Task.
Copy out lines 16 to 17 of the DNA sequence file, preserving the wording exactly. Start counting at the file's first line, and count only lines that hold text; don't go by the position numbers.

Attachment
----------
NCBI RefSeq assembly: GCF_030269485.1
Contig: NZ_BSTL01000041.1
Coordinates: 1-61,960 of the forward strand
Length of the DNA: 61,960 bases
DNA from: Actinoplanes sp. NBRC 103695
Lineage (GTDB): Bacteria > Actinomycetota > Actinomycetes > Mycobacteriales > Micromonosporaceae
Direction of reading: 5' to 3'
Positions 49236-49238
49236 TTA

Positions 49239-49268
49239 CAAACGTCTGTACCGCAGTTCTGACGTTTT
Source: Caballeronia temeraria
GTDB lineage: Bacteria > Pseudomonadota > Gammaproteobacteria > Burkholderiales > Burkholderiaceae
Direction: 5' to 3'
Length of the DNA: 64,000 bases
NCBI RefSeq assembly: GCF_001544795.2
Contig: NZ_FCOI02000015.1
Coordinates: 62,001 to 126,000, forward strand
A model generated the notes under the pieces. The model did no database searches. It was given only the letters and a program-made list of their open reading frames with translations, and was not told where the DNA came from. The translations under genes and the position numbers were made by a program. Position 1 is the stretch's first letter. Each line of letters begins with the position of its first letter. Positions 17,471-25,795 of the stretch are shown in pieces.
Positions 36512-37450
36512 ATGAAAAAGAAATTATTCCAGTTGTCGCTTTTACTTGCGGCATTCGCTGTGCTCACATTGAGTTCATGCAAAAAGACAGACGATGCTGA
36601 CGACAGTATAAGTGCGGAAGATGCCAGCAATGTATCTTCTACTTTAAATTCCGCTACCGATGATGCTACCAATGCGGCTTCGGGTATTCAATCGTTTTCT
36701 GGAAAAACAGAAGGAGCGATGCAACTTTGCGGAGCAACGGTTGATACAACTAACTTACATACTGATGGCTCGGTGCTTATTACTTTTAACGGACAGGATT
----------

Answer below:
NCBI RefSeq assembly: GCF_001544795.2
Contig: NZ_FCOI02000015.1